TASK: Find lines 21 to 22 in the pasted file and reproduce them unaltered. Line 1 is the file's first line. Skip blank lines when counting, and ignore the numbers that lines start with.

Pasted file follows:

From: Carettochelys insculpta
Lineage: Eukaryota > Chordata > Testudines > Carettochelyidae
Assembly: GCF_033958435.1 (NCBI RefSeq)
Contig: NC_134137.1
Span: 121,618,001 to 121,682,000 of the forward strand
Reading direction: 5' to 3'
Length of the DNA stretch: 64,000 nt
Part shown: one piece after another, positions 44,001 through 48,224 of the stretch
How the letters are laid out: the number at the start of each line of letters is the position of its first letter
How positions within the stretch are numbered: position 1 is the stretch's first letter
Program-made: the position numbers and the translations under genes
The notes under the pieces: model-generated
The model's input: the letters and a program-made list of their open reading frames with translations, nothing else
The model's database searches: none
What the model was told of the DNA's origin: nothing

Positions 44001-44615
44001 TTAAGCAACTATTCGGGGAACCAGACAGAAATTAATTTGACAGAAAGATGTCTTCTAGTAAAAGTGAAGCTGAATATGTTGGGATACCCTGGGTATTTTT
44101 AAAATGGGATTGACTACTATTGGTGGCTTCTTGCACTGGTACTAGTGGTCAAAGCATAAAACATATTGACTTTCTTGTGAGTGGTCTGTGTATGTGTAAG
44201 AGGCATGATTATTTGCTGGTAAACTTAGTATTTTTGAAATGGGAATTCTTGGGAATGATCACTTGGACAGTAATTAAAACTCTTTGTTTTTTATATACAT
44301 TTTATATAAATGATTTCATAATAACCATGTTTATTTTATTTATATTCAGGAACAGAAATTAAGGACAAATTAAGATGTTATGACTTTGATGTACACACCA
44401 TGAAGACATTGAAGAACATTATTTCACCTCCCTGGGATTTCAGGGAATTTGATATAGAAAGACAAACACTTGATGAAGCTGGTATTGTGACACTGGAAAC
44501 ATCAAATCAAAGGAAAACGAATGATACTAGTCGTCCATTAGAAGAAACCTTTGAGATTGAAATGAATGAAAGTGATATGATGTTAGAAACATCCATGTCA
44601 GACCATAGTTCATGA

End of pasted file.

44401 TGAAGACATTGAAGAACATTATTTCACCTCCCTGGGATTTCAGGGAATTTGATATAGAAAGACAAACACTTGATGAAGCTGGTATTGTGACACTGGAAAC
44501 ATCAAATCAAAGGAAAACGAATGATACTAGTCGTCCATTAGAAGAAACCTTTGAGATTGAAATGAATGAAAGTGATATGATGTTAGAAACATCCATGTCA